• This includes-
    1. Senior citizens aged 85+ (AVSC),
    2. Persons with disabilities having at least 40% disability (AVPD),
    3. Covid-19 suspect or affected persons (AVCO), and
    4. Persons employed in essential services (AVES).
      • Railways, telecom, electricity, health, traffic, aviation, fire services, media persons authorised by ECI for poll day coverage, etc.
Facilitation centres and Postal voting centres
  • Rule 18A, CER (2022) mandates election duty voters to vote at Facilitation Centers using postal ballots, preventing undue influence by not allowing ballots to be taken home.
  • These centres, located at training venues and designated offices, operate before the election, with the voting process videotaped.
  • The Postal Voting Centre (PVC) for Essential Services (AVES) voters operates at designated venues. Voters can receive and cast ballots on any of three fixed days from 9 AM to 5 PM.
  • The contesting candidates are notified about the location and schedules of these centres; they can send observers who are allowed to sign the postal ballot register and receive a copy.

Home Voting

  • Over 81 lakh 85+ aged voters and 90 lakh PwD voters are registered in the electoral roll nationwide.
  • For absentee voters over 85 (AVSC), PwD (AVPD) and AVCO, Booth Level Officers (BLOs) deliver Form 12D and compulsorily obtain acknowledgements from them.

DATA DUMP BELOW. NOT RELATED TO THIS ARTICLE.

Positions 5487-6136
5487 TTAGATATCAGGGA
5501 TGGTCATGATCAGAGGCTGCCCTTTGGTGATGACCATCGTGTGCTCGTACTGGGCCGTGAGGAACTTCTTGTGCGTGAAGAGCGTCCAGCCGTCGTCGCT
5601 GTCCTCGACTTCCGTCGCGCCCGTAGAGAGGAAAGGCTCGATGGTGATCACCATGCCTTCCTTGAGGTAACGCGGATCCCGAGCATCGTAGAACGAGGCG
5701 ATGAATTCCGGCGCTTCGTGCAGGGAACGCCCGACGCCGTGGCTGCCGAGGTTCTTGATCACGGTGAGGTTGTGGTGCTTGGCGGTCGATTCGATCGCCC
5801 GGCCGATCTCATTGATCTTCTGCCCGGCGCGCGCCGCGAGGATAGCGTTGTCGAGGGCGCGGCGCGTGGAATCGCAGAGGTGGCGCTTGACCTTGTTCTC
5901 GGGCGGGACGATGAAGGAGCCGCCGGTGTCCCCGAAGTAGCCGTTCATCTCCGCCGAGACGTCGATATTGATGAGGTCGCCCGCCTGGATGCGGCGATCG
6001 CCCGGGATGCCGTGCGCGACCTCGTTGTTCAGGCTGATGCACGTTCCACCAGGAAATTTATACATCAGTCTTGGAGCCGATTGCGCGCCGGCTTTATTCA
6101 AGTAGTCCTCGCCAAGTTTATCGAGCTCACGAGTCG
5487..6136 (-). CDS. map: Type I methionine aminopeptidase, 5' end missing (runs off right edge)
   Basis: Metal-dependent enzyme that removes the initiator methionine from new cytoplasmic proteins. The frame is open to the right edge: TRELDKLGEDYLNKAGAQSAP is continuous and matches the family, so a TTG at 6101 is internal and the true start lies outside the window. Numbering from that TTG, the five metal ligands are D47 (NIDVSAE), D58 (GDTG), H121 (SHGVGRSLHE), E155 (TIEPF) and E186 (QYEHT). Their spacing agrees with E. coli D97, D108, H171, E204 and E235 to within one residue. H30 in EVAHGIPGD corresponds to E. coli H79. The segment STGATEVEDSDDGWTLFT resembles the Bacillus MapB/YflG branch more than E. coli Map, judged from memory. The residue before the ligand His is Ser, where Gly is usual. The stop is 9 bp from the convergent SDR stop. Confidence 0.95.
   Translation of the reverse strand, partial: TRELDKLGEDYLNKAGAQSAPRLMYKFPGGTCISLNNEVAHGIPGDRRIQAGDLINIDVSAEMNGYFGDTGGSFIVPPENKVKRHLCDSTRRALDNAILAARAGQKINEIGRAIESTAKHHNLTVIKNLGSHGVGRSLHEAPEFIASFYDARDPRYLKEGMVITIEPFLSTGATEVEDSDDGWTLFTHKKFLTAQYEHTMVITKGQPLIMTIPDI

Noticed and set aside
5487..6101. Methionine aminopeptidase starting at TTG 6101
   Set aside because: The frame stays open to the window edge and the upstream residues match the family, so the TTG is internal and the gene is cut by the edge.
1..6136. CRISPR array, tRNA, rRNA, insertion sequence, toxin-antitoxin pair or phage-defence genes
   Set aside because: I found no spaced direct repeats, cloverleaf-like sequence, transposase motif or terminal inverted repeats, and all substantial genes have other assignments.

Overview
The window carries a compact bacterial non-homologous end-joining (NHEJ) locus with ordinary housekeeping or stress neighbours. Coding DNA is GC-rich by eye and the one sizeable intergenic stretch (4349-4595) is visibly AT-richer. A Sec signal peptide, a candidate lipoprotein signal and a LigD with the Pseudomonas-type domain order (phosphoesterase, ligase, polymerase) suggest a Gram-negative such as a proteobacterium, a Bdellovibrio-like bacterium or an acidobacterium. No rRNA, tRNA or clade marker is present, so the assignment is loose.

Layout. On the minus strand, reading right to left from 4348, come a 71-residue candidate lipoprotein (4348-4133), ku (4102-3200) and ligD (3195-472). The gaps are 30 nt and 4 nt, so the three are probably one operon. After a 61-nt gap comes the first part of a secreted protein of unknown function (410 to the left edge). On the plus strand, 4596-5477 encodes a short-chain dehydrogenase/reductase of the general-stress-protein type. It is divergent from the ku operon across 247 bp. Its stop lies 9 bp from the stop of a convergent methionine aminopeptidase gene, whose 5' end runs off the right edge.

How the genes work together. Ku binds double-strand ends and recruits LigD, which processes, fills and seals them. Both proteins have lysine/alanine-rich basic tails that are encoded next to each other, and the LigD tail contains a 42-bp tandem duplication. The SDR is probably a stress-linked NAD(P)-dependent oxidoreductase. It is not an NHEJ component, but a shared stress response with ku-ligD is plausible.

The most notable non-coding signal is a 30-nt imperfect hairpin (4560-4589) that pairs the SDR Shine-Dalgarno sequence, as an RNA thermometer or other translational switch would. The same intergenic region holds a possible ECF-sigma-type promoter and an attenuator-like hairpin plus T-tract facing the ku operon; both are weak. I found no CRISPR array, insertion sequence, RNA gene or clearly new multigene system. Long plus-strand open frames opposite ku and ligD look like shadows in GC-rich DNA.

• If the elector opts for the Postal Ballot, then the BLO collects the form for home voting within five days of the election’s notification.
  • For home voting, teams consisting of two poll officers, a police security officer, a micro-observer, and a videographer are formed.
  • Voters are notified via SMS, post, or BLO; if a voter is unavailable after two attempts, no further action is taken. Candidates, agents, and media are informed and can observe.
  • All visits are completed before the polls.

Voting in a different polling centre

  • If a person on election duty is deployed in the same constituency where they are enrolled as voters, the RO can issue the applicant an Election Duty Certificate (EDC).
  • EDC entitles them to vote at a polling station through EVM where they are on duty, which is not the station where they are enrolled as a voter since they are deputed through randomisation.
  • However, if they are on duty in another constituency, they are entitled only to a postal ballot.

Proxy voting

  • Service voters in the Armed and paramilitary forces can vote either by proxy or postal ballot. Those who choose the proxy voting method are known as ‘Classified Service Voters’ (CSVs).
  • They must appoint a resident as their proxy.
  • The proxy votes at the designated polling station, and indelible ink is applied to their left middle finger to indicate proxy voting.

Assisted Voting

  • If an elector is unable to vote due to blindness or disability, the Presiding Officer may allow a companion over 18 to assist them in the voting booth.
  • The indelible ink is applied to the companion’s right index finger in such cases.